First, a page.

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Zoe Wanamaker interviewed about Boston Marriage

Fable, 2001-11-01

Zoë Wanamaker is brittle and brilliant this month in David Mamet's 19th century drama A Boston Marriage.

What is a Boston marriage?
It was a term that was first used in the early 20th century to describe two women, usually upper-middle class, who had been left with some inheritance, but not quite enough to live on.  They couldn't survive alone, so they would live together.  The term became synonymous with lesbian relationships - and sometimes these very close relationships between women possibly did become sexual.  I think it comes from Henry James's novel The Bostonians.

Have you ever been in such a relationship?
Hah! - Sometimes one thinks it might be preferable - in the past I have thought that.  But I'm not telling you if I have or haven't.

What might be the advantages and the disadvantages?
Only a gay person could really tell you the answer to that.  Judging by most of the gay people I know, it is harder for lesbians and gays to have long-term relationships, and to find their true lover in our very closed society.  But I think this is changing.

How do you find wearing corsets on stage every night?
It's great - I'm used to it.  They are very sexy, and they also make you stand and walk and sit in a particular way which gives you a good insight into how people behaved in the era.

Did you have to take lessons in how to drink tea in a late Victorian way?
[Laughs] - Being a middle-class girl I think I already know a bit about that - but only upper-class people know all about it.  Although, I've always thought the more upper-class you become, the sloppier you can be.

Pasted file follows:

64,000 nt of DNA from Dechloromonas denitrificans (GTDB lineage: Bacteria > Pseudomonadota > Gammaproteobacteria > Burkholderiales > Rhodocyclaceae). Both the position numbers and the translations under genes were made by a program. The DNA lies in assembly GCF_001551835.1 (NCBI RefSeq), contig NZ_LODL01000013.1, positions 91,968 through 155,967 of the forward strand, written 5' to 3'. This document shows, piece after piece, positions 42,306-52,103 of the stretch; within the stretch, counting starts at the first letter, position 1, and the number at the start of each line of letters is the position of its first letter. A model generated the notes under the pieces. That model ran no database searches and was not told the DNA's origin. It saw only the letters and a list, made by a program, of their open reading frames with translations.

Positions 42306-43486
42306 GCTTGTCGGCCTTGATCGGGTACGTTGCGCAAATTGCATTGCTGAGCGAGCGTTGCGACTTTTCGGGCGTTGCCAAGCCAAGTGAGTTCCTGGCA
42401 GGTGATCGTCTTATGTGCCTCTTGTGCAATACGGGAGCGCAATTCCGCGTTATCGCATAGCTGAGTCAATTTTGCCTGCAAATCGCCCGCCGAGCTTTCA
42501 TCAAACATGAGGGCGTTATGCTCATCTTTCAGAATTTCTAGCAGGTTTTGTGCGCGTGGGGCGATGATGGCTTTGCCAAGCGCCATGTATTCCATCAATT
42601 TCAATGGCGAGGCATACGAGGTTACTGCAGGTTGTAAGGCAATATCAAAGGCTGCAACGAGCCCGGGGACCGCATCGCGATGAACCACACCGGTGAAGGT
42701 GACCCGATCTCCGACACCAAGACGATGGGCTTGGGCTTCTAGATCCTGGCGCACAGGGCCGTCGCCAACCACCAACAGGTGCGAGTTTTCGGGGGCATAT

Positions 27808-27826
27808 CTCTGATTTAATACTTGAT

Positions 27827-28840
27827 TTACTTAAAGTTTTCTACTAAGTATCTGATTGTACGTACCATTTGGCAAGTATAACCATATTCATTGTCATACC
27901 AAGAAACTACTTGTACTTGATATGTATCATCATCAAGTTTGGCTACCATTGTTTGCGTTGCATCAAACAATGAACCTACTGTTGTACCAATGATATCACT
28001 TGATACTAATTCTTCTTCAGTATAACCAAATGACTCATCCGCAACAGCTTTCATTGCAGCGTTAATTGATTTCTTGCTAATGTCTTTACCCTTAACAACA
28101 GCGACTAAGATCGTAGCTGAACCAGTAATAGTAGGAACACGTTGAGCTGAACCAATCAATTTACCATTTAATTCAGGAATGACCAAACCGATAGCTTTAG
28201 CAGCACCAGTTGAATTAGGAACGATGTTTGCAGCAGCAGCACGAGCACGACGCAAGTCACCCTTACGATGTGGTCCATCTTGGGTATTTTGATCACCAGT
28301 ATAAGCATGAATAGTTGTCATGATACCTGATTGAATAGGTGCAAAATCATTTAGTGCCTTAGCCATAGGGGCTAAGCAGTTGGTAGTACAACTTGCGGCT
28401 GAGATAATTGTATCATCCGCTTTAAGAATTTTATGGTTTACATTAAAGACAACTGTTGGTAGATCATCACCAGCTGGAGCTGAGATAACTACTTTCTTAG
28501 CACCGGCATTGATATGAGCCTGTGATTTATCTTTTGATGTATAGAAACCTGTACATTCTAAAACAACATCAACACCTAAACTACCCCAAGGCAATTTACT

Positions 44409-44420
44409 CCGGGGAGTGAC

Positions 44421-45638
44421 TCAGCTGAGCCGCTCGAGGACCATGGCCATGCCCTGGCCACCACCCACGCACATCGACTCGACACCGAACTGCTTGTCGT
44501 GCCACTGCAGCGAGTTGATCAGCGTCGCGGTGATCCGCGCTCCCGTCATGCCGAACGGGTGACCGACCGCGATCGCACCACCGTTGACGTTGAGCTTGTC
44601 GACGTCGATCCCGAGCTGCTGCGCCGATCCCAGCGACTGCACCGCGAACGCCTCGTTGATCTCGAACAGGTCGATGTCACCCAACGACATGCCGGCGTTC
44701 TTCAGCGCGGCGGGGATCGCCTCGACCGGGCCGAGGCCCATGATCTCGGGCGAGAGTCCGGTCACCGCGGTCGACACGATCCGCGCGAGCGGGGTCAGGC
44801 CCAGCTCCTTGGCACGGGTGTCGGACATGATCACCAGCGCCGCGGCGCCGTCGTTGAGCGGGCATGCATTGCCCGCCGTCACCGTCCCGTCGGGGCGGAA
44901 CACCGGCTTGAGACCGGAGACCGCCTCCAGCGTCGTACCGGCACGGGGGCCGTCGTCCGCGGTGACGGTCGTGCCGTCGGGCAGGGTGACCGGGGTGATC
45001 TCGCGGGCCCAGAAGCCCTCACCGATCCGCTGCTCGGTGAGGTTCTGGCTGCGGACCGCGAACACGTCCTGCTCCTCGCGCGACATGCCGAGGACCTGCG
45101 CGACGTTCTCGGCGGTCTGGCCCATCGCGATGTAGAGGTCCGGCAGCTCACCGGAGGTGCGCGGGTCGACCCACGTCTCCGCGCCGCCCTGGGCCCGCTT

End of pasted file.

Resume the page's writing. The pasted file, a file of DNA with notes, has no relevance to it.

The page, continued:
Do you ever yearn for bygone manners?
No!  I'm so relieved to be in the 21st century - going to the loo in a bustle is a nightmare, and the sweat that comes off you.  It makes you appreciate the dry cleaning services that we have today.  Of course, there are certain manners that I would like to bring back, but I guess I'm just that sort of girl.

What can you fit in a reticule?
They're very small.  You can fit in your handkerchief, a little pot of rouge and possibly your prayerbook - your fags, a lipstick and perhaps a few condoms.

Could you live with one?
No, I can't have a small bag.  I have tried, but I'm not ladylike enough.

What is good about being a character actress?
It's easier.  You don't have to be pretty and you don't ever have to worry about being glamorous.  It's more fun to be a character actor because it is about being three-dimensional.  Anyway, most actors are character actors these days.  I think it just means that you aren't Kate Moss.  In fact now, if you are gorgeous, you have to work harder.

You play Madam Hooch in Harry Potter; did you do any action scenes?
Yes, and I did all my own stunts.  It wasn't anything very dangerous - but I regretted putting my hand up and saying I could do them, because I had to repeat the thing again and again.  No, I can't tell you what it is.  You'll have to wait and see.

Did you ever want to strangle the child actors?
Not at all.  They were fantastic and I say that in all honesty.  I had worked with Daniel [Radcliffe] before in David Copperfield, he is marvellous.

Who is your female best friend?  And why?
I have a great friend who lives in New York who I have known since 1980.  Her name is Dena.  Dena H.  I love her because she is extremely articulate about her emotions, very funny and very loyal.  And she has this great ease about her, which is very enviable.  She is just a great, great woman.

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